Each year, more than 700 physicians from around the world register for, and more than 600 participate in, the United States Ophthalmology Match, vying for approximately 460 residency positions.1 The average participant applies to about 70 programs, many of which receive more than 400 applications for 5 to 8 positions.1 The buyer’s market for most ophthalmology programs creates a challenge for program and applicant. There is great pressure for academic programs to identify applicants most likely to fulfill their mission to train the next generations of leaders in the field of ophthalmology. The surfeit of candidates for a limited number of residency positions necessitates that the applicant, particularly one interested in an academic ophthalmology residency program like Vanderbilt’s, emphasize the attributes that suggest a commitment to an academic career in ophthalmology. Although college and medical school grades, US Medical Licensing Examination scores, evidence of community service, and recommendation letters remain important criteria for selecting applicants to interview and rank, first authorship of at least 1 peer-reviewed ophthalmology publication during undergraduate training or medical school (but not during a PhD or master’s program or research year) has been shown to predict future academic productivity.2,3 Thus, it is not surprising that some applicants knowingly exaggerate their involvement in research publications. In addition, a manuscript submitted for publication and referenced in a residency application may not be accepted for publication or may require a major revision after the applicant is no longer involved in the project, leading to a change in the order of authorship. Finally, some articles are submitted to journals not indexed in the common databases such as PubMed; this does not mean that the article is not peer reviewed and important.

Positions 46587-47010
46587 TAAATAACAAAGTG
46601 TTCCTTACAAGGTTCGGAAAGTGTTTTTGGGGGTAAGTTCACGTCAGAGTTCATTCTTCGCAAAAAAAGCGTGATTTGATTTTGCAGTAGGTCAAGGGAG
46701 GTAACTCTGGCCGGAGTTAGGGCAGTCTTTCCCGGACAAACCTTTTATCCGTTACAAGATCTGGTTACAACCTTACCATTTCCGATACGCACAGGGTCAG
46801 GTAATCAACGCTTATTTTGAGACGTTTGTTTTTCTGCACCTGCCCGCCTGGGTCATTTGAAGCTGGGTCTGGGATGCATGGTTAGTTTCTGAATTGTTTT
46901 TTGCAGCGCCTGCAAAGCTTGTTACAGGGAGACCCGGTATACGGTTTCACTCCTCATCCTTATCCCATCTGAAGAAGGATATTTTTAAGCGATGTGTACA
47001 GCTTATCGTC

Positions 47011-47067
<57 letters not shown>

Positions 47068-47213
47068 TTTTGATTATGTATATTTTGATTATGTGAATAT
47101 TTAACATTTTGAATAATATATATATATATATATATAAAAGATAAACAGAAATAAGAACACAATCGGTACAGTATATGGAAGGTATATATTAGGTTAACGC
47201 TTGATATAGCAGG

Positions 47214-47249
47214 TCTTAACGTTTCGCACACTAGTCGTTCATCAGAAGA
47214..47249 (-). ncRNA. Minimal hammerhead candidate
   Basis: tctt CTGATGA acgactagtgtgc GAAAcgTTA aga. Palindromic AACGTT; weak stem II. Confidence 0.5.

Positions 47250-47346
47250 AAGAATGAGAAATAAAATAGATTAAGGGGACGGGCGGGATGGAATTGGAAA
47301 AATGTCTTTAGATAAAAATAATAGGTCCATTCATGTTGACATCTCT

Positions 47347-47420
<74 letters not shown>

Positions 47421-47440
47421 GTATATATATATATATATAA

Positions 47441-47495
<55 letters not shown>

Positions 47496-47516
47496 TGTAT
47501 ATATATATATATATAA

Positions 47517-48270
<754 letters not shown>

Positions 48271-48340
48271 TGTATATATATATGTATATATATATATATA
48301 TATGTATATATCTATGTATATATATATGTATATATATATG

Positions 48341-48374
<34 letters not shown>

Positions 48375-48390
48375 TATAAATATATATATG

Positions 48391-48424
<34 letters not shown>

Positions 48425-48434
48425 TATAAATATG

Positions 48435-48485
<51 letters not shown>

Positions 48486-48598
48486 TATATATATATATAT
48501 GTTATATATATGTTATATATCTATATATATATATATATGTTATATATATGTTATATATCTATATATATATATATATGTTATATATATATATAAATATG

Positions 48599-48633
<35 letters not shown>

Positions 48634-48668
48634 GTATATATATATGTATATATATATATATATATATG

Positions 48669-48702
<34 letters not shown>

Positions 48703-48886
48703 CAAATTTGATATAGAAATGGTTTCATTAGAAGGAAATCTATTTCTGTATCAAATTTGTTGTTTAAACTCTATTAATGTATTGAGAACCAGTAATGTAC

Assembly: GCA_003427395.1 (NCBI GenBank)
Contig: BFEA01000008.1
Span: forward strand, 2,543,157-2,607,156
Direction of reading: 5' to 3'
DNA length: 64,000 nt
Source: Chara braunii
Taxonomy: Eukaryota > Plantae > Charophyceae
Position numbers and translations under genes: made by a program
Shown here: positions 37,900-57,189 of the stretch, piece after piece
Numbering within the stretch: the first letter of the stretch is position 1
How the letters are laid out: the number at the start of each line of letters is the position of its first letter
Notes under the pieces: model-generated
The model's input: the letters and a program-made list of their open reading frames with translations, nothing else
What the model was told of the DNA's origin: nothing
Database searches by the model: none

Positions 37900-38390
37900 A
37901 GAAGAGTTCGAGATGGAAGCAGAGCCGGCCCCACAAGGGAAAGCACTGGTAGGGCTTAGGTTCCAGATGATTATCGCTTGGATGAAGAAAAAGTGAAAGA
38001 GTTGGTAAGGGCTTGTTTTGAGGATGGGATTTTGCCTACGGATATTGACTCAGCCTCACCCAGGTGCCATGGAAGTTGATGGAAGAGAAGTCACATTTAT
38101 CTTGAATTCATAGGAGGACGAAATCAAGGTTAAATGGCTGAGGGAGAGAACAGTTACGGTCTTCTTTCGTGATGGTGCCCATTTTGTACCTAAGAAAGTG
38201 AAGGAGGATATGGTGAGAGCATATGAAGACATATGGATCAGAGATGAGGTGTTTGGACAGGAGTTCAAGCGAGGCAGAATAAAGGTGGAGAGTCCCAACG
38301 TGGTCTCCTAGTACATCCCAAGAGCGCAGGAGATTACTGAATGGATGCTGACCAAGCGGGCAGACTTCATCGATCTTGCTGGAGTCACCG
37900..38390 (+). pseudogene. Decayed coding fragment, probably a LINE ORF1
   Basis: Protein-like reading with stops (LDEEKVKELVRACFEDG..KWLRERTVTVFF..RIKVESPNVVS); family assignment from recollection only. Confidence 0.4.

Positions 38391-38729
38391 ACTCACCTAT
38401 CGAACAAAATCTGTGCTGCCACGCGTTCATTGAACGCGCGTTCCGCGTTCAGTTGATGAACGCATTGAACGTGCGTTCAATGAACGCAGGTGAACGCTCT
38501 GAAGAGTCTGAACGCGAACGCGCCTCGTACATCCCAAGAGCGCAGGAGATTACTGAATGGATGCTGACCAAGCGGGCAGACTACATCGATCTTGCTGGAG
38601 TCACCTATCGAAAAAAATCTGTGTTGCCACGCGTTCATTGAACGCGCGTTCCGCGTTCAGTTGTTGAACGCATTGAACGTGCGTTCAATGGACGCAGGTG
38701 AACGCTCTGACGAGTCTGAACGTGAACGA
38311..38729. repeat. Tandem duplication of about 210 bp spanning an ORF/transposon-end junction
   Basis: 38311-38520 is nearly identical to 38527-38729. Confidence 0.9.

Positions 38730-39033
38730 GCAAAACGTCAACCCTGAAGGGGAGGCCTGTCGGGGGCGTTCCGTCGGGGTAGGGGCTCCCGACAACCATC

Miller NR. Unverifiable Publications on Residency Applications. JAMA Ophthalmol. 2018;136(6):635–636. doi:10.1001/jamaophthalmol.2018.0853
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